PUBLIC OPINION > A Libertarian Can Be Elected President One Day

News 2012/05/16 22:00:00
As with his 1988 and 2008 presidential campaigns, Ron Paul was able to accumulate an enormously active and responsive following this year, but once again, he's wound up a little short. He's run as a third-party libertarian and as a Republican; he's run in good times and bad; he's remained (relatively) honest and incorruptible in the eyes of the public. Still, nothing. If he can't make it to the Oval Office, will a libertarian candidate ever have a shot? We asked the public.

The results were pretty close, but in politics, you don't need much of a margin to win. 53% is more than enough to land the presidency, even if you're Grover Cleveland. If we acted like everything that hasn't happened yet could never happen, humanity would never move forward. Will it happen? Who knows. But the point is, it could. This isn't about whether or not you'd want a libertarian president, but whether or not it would be possible to break the two-party system and elect someone outside of the box. As the Top Comment wrote, "At this point, they can only try to forestall the inevitable. A free and voluntary society is coming."

Libertarians Have Faith

Conservatives were a little more likely than liberals to trust that a libertarian president could win, but they were both unconvinced. Same goes for moderates. The only political demographics that thought it could happen were libertarians (obviously) and political "others." The real kicker was how many voters fell into those categories -- 45% combined.

Smokers Could See It Happening

One thing we've noticed in the past is a correlation between smokers and libertarian thinking. We've suggested that maybe recent proposals threatening to slap graphic warnings on packs, or jack the price of a pack up to $100, are the reason smokers are so like-minded. Here, again, smokers were much more likely than nonsmokers to believe libertarians could take the presidency.

High School Hot Spot

In his books, Ron Paul describes the overwhelming response he's gotten from college students who are frustrated with the rigid two-party political structure, but the breakdown shows that college students are no more likely than anyone else. In fact, high school students were the real supporters here. 84% of high schoolers said it's possible -- almost as much as the libertarians themselves.

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Top Opinion

  • The Bantam Seditioner 2012/05/17 00:01:07 (edited)
    The Bantam Seditioner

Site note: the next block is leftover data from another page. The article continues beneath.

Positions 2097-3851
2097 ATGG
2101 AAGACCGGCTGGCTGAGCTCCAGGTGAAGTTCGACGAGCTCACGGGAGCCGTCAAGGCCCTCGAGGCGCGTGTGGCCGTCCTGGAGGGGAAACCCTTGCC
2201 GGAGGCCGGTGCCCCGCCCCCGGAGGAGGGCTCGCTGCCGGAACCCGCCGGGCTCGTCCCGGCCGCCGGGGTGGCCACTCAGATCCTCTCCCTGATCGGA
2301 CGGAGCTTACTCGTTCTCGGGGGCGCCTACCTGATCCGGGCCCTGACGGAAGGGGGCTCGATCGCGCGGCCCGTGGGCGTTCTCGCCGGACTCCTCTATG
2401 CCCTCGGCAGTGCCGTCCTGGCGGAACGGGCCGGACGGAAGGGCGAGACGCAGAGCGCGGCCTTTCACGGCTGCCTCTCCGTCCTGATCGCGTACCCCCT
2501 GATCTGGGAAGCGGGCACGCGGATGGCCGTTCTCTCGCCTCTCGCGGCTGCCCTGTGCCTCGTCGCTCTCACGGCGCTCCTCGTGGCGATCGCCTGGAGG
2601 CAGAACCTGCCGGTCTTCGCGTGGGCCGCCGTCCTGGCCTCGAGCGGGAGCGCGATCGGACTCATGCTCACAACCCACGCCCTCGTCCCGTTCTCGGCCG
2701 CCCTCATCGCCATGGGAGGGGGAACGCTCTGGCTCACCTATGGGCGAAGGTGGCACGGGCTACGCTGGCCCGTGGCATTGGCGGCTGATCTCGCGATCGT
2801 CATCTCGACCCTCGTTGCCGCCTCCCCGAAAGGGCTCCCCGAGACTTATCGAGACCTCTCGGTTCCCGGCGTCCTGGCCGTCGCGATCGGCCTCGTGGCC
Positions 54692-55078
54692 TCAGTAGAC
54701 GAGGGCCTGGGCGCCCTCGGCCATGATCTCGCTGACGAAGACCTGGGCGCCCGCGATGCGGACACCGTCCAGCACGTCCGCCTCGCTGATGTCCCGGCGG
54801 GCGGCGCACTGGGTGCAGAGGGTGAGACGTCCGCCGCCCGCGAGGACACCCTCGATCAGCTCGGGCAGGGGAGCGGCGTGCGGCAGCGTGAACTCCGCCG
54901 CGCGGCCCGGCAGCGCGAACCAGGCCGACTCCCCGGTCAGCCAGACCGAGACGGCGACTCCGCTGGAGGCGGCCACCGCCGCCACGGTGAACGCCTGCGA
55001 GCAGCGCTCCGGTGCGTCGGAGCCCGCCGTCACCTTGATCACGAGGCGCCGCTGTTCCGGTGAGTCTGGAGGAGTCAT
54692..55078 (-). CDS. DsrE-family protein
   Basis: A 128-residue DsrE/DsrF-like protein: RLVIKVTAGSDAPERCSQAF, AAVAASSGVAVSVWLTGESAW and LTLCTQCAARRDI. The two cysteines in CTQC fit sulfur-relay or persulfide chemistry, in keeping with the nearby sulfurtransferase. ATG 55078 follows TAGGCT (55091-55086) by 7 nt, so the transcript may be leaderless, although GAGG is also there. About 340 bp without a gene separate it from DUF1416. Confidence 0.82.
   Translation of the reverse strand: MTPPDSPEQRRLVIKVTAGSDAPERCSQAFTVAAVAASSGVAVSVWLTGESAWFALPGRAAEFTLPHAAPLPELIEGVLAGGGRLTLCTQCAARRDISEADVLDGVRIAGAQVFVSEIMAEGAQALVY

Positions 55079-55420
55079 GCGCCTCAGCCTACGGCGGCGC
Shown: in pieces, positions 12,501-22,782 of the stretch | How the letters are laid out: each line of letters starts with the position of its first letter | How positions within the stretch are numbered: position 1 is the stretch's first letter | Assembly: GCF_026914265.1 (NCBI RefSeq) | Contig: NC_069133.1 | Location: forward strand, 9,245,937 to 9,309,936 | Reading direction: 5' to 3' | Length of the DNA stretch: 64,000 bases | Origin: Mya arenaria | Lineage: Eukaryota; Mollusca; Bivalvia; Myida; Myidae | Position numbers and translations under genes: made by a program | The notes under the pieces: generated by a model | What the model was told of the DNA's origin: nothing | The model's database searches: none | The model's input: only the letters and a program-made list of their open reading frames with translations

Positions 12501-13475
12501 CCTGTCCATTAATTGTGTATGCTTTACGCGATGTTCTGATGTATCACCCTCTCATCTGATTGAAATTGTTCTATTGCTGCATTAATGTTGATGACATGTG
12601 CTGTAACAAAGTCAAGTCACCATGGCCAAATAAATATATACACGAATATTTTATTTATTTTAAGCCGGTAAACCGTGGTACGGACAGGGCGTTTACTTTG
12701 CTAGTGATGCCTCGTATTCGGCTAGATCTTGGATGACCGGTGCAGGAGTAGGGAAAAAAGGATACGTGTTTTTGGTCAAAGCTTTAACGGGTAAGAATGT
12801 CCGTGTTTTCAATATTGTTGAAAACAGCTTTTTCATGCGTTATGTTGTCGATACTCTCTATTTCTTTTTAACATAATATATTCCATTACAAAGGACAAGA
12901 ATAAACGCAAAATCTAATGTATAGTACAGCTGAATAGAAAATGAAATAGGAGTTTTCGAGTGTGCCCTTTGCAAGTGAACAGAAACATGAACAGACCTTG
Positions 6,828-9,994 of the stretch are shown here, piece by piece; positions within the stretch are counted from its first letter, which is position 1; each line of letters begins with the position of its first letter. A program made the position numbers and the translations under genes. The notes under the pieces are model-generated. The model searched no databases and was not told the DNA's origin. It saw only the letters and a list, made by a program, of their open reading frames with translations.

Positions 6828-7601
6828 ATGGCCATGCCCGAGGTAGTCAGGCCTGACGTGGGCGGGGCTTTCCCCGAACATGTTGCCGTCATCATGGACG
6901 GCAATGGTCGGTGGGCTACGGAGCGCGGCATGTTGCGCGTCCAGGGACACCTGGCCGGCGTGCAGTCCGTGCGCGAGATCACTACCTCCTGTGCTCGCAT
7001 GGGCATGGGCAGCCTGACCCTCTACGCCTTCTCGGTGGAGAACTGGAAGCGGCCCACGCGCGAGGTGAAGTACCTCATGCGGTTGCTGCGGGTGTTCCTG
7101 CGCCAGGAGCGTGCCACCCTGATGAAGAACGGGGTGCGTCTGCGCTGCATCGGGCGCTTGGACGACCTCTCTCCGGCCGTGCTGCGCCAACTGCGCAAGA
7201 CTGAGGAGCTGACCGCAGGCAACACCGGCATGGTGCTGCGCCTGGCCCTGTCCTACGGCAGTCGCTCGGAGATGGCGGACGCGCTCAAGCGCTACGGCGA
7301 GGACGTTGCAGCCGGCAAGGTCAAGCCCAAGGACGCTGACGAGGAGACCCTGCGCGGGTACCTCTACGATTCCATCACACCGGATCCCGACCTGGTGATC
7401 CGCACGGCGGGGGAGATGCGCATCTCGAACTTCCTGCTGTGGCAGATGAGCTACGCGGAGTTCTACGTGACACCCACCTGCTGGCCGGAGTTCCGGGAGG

All these comments bemoaning how "crazy" and "extreme" Ron Paul is supposed to be would have gotten under my skin at one time, but now they just amuse me, The enemies of liberty finally see the long-term impact of Ron Paul's campaign on the minds and hearts of Americans and they are going into full-blown panic mode.

    Unfortunately - civility and a firm grasp of logic not being most garden-variety statists' strong suit - the only tools left in their arsenal now are sophomoric shaming and social ostracism attempts using flaccid and meaningless buzzwords. "Radical!" "Crazy!" "Extreme!" is the kind of rubbish they bleat about when they can no longer find coherent justifications for their barbarically coercive models of society.

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  • Z Zombie ... 2012/05/17 00:19:59
    Government is always growing. Moderate government doesn't avoid bigger government, it causes it.
  • Z Christi... 2012/05/17 00:18:14
    Your post is funny because it shows that you know nothing about our policies. They are based around the fact that people are corrupt.
  • Savior Christi... 2012/05/17 02:45:40
    Actually libertarians are the most aware of human interaction, and any consensual human interaction should not be suppressed by any government.

    Do not confuse libertarianism with anarchism, Anarchists want there to be no government and will often talk about a voluntary society. Most libertarians support military and police, just most libertarians think both should be under public scrutiny because everyone makes mistakes even government officials. Which most people who think libertarianism is bad blatantly disregard human interaction in government and economy.
  • merlinskiss 2012/05/16 23:46:42
    Ron Paul is first and foremost a Republican. If he runs as an independent and opens up his support? I might go with him. Until then? NO!
  • Striker merlins... 2012/05/17 00:18:45
    Independents and Write-Ins get no electoral votes, so a waste. If things break right between now and August, Gary Johnson and the Libertarians could take the prize.